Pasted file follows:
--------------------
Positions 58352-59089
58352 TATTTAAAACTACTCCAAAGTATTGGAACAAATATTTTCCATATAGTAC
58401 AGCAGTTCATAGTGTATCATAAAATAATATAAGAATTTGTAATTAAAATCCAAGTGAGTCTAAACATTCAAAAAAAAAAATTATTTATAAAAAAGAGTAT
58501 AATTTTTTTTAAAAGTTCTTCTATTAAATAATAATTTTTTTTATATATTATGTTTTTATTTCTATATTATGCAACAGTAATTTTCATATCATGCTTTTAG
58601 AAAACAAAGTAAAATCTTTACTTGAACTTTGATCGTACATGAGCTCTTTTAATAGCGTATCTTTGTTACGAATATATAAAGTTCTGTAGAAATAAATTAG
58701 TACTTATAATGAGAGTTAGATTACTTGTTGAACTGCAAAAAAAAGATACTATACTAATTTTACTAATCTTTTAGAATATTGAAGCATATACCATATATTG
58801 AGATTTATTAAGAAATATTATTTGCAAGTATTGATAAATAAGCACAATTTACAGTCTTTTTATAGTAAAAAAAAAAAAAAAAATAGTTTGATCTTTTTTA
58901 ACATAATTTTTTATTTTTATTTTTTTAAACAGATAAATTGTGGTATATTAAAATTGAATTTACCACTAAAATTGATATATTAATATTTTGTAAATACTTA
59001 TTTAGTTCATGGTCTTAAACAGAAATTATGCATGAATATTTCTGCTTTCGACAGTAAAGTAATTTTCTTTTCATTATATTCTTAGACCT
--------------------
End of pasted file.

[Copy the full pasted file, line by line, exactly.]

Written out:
Positions 58352-59089
58352 TATTTAAAACTACTCCAAAGTATTGGAACAAATATTTTCCATATAGTAC
58401 AGCAGTTCATAGTGTATCATAAAATAATATAAGAATTTGTAATTAAAATCCAAGTGAGTCTAAACATTCAAAAAAAAAAATTATTTATAAAAAAGAGTAT
58501 AATTTTTTTTAAAAGTTCTTCTATTAAATAATAATTTTTTTTATATATTATGTTTTTATTTCTATATTATGCAACAGTAATTTTCATATCATGCTTTTAG
58601 AAAACAAAGTAAAATCTTTACTTGAACTTTGATCGTACATGAGCTCTTTTAATAGCGTATCTTTGTTACGAATATATAAAGTTCTGTAGAAATAAATTAG
58701 TACTTATAATGAGAGTTAGATTACTTGTTGAACTGCAAAAAAAAGATACTATACTAATTTTACTAATCTTTTAGAATATTGAAGCATATACCATATATTG
58801 AGATTTATTAAGAAATATTATTTGCAAGTATTGATAAATAAGCACAATTTACAGTCTTTTTATAGTAAAAAAAAAAAAAAAAATAGTTTGATCTTTTTTA
58901 ACATAATTTTTTATTTTTATTTTTTTAAACAGATAAATTGTGGTATATTAAAATTGAATTTACCACTAAAATTGATATATTAATATTTTGTAAATACTTA
59001 TTTAGTTCATGGTCTTAAACAGAAATTATGCATGAATATTTCTGCTTTCGACAGTAAAGTAATTTTCTTTTCATTATATTCTTAGACCT